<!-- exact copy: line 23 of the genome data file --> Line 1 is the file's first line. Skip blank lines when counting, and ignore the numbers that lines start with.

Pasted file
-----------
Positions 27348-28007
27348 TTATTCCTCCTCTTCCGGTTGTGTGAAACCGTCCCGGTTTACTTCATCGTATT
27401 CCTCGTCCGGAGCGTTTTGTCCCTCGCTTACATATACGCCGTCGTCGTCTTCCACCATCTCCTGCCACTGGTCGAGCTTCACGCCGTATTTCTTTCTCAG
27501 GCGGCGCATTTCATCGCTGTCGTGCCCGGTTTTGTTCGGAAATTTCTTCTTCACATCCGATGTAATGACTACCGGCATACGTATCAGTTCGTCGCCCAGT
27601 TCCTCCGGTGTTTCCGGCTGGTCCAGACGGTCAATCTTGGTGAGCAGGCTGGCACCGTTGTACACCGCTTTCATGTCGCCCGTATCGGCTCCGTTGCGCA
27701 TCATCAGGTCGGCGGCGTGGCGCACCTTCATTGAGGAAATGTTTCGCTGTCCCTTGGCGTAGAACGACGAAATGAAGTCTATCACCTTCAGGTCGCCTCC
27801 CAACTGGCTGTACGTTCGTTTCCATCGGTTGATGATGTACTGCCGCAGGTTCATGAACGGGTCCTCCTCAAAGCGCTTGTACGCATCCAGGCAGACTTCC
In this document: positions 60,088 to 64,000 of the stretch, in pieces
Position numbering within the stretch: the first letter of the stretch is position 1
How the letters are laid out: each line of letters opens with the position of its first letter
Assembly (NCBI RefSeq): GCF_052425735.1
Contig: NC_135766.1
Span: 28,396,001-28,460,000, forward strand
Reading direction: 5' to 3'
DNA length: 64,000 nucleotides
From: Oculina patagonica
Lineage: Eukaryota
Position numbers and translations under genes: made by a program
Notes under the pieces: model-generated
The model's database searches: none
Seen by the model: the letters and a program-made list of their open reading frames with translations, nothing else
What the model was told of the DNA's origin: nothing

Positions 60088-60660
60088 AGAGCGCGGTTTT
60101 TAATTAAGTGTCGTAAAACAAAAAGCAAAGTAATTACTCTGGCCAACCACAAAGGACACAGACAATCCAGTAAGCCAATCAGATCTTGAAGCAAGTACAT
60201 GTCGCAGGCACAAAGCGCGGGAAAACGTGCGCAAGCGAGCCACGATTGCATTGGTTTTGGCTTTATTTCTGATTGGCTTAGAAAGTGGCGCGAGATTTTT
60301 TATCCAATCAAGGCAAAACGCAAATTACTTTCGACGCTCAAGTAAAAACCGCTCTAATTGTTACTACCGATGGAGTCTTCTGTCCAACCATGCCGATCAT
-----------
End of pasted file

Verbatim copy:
Positions 60088-60660